The Great Shadow – Arthur Conan Doyle
“The Great Shadow”is a romance with an historical background of the Scottish border in the time of Napoleon, who personifies the great shadow that hung over the land and filled men’s hearts with fears of an invasion. The principal figure in the tale is a young girl, wayward, impulsive, romantic, fickle, captivating, who, after having had two lovers among her fellows, runs off with a gallant Frenchman whose stories of the great world inflame her imagination. This mysterious stranger, who stays with the Scotch family for a long time, turns out to be an aide-de-camp to Napoleon, and when his chief returns from Elba he hastens to join him. The two young fellows meet him, and one of them gives him his death wound on the field of Waterloo, of which there is a graphic description from the point of view of the men who fought in the ranks.
The Great Shadow.
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Summary of the Plot (from Wikipedia):
Instead of Sherlock Holmes being the main character, the story follows Jack Colder, who claims his only notable childhood experience was when he accidentally prevented a burglary during an attempt to escape a boarding school. This event caught Jim Horscroft and the two become friends. Once Jim goes off to medical school, Jack reunites with his cousin Edie, who found herself in a lot of money due to her father’s death. Jack takes a liking to Edie, but is deterred when Edie shows less enthusiasm and shows great attraction to men in battle. Upon hearing this, Jack insists that he will become a soldier despite both of his parents’ disapproval. Jack ultimately asks Edie to marry him. It is at this time that Jim returns to West Inch, and he quickly takes a liking to Edie, who seems much more attracted to Jim. When Jack reveals to Jim that the two are engaged he is quickly off put and sinks into depression combined with drunkenness. After a couple days, Jim recovers and is caught embracing Edie by Jack. The two argue and ultimately decide to have Edie choose. Edie chooses Jim and the two become engaged. The arrival of Lapp, a mystery French man who arrives on a small ship interrupts the peace as he claimed to have been in a ship wreck and was traveling for three days lost at sea. Jack offers him food and a place to stay while Jim is a little more hesitant. The boys quickly realize Lapp is very rich and has many battle scores that are only outmatched by his endless war stories that charm everyone, including Edie. Lapp claims he is to stay there until he is needed. Lapp becomes a regular in the community, Jack suspects Lapp is a spy after he catches him sneaking around on multiple occasions. When Jim goes off to finish school and get his diploma, Edie reveals to Jack that she had married Lapp, and the next day Lapp leaves on a ship and reveals in a note that he actually is Bonaventure De Lissac who is Napolon’s aid. This angers Jim great as he learns Napoleon has escaped and is on the move. Jim offers his service to Major Elliot, to which Jack joins quickly. Major Elliot trains the boys as they prepare for the Battle of Waterloo. The French are described as having significant armor and were trained soldiers as opposed to the regiment Jack and Jim were a part of. The rest of the novel describes in vivid detail a soldier’s account of the Battle of Waterloo, with Jim and Jack walk from a half-mile away as the battle ensues before joining the battle at the very end. The ending of the book describes the French being defeated by the Duke of Wellington and Gebhard von Blucher.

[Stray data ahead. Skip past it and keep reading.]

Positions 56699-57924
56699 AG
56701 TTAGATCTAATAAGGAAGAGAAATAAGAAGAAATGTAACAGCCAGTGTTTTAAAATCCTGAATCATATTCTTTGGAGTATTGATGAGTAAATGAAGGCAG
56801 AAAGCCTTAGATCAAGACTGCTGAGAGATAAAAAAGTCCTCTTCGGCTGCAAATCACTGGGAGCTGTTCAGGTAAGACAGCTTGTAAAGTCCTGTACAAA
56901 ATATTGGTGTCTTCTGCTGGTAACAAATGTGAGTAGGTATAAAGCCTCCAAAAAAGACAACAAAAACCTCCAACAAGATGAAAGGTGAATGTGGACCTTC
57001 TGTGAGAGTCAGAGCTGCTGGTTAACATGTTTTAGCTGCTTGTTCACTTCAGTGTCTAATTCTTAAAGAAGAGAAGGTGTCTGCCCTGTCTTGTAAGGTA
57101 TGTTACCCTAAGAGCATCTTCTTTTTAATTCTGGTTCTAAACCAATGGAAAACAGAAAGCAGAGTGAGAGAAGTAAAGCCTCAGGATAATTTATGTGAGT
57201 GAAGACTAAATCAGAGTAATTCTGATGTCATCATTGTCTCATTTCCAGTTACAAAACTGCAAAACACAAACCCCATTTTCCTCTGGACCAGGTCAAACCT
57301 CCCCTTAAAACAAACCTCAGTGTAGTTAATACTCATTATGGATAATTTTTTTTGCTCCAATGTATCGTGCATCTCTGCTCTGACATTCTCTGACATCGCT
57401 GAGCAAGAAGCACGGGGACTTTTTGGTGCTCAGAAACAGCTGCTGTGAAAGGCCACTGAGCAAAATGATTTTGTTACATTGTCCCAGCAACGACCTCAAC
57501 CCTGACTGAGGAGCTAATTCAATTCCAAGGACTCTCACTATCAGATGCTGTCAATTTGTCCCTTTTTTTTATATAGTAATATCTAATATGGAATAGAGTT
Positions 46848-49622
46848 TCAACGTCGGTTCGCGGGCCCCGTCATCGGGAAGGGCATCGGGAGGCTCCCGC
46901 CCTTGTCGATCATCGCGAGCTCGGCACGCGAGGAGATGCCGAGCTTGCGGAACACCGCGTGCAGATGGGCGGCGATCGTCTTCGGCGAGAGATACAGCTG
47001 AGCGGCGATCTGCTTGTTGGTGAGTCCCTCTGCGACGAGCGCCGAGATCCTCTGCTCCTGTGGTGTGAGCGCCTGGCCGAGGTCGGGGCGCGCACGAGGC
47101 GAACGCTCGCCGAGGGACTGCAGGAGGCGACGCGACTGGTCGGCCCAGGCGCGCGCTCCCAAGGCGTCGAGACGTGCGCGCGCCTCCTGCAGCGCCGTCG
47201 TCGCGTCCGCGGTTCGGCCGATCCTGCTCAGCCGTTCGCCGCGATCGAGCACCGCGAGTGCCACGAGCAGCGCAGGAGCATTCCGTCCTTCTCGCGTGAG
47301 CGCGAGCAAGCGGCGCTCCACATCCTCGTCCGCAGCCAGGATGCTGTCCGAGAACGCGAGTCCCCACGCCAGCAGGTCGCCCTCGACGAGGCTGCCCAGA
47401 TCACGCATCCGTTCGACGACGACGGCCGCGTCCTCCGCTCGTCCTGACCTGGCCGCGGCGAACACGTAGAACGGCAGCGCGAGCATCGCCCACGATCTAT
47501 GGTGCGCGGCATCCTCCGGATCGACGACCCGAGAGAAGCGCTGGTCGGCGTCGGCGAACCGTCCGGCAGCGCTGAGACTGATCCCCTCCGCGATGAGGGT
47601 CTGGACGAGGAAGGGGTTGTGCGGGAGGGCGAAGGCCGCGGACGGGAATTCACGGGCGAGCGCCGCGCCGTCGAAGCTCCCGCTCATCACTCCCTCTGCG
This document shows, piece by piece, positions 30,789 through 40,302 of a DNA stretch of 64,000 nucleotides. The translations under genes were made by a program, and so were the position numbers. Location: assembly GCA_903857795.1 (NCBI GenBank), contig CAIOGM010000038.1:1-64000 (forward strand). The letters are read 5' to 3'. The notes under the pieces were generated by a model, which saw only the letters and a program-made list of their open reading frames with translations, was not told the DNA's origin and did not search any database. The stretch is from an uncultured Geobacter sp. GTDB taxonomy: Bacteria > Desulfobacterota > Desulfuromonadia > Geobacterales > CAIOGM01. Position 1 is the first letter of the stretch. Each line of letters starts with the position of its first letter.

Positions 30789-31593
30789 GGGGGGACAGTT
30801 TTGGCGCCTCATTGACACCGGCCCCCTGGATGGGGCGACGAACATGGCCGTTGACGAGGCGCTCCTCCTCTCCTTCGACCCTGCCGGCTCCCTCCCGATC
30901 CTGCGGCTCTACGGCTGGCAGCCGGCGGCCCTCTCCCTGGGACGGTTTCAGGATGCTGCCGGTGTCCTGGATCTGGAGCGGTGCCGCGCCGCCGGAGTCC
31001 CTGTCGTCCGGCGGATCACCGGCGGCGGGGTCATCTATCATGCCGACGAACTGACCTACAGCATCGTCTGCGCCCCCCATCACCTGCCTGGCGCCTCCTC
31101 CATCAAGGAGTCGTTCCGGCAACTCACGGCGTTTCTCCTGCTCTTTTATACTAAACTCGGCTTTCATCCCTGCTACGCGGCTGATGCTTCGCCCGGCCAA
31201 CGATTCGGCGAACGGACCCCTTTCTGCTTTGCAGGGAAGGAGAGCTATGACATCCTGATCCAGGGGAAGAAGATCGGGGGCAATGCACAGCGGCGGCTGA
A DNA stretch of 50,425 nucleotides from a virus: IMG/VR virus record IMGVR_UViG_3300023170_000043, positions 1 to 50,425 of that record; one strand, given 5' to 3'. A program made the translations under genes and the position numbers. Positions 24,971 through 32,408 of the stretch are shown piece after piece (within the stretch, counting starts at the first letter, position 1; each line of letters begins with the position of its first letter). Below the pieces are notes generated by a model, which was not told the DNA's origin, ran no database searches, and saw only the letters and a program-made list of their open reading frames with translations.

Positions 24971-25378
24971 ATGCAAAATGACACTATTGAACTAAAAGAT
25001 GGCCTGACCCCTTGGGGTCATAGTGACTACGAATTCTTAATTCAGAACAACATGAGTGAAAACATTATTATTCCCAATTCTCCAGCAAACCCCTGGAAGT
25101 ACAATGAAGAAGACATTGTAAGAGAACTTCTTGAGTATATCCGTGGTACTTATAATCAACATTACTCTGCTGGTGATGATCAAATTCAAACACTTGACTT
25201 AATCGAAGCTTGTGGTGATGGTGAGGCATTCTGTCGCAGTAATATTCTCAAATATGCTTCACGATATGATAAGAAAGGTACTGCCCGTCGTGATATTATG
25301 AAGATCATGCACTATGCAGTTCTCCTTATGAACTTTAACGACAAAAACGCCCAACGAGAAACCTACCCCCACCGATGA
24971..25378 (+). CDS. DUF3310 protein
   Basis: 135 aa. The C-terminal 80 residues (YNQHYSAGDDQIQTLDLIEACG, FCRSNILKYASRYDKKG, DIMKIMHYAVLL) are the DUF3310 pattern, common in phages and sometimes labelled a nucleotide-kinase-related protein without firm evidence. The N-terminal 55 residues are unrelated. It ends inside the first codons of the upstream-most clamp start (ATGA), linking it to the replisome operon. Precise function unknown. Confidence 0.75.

(The text of the last section was taken from a Wikipedia entry and is available under the Creative Commons Attribution-ShareAlike License.)
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